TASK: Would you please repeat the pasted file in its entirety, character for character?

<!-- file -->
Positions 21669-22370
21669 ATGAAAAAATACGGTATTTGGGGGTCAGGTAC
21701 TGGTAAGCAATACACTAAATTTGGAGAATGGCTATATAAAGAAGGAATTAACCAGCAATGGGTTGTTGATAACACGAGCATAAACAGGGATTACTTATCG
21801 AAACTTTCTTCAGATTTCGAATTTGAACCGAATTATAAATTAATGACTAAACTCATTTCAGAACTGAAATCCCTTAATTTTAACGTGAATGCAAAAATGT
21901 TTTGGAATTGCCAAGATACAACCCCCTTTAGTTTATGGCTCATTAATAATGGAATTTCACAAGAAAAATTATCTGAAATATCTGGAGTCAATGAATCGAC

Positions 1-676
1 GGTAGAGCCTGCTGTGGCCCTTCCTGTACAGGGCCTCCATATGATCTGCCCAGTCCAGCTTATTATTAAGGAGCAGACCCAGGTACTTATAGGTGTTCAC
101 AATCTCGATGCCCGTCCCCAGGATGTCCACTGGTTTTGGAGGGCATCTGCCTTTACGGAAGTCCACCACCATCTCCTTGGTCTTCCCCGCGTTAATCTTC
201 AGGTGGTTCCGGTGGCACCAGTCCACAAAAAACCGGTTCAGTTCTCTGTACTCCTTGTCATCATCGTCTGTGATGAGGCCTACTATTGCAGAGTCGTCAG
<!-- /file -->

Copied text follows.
Positions 21669-22370
21669 ATGAAAAAATACGGTATTTGGGGGTCAGGTAC
21701 TGGTAAGCAATACACTAAATTTGGAGAATGGCTATATAAAGAAGGAATTAACCAGCAATGGGTTGTTGATAACACGAGCATAAACAGGGATTACTTATCG
21801 AAACTTTCTTCAGATTTCGAATTTGAACCGAATTATAAATTAATGACTAAACTCATTTCAGAACTGAAATCCCTTAATTTTAACGTGAATGCAAAAATGT
21901 TTTGGAATTGCCAAGATACAACCCCCTTTAGTTTATGGCTCATTAATAATGGAATTTCACAAGAAAAATTATCTGAAATATCTGGAGTCAATGAATCGAC

Positions 1-676
1 GGTAGAGCCTGCTGTGGCCCTTCCTGTACAGGGCCTCCATATGATCTGCCCAGTCCAGCTTATTATTAAGGAGCAGACCCAGGTACTTATAGGTGTTCAC
101 AATCTCGATGCCCGTCCCCAGGATGTCCACTGGTTTTGGAGGGCATCTGCCTTTACGGAAGTCCACCACCATCTCCTTGGTCTTCCCCGCGTTAATCTTC
201 AGGTGGTTCCGGTGGCACCAGTCCACAAAAAACCGGTTCAGTTCTCTGTACTCCTTGTCATCATCGTCTGTGATGAGGCCTACTATTGCAGAGTCGTCAG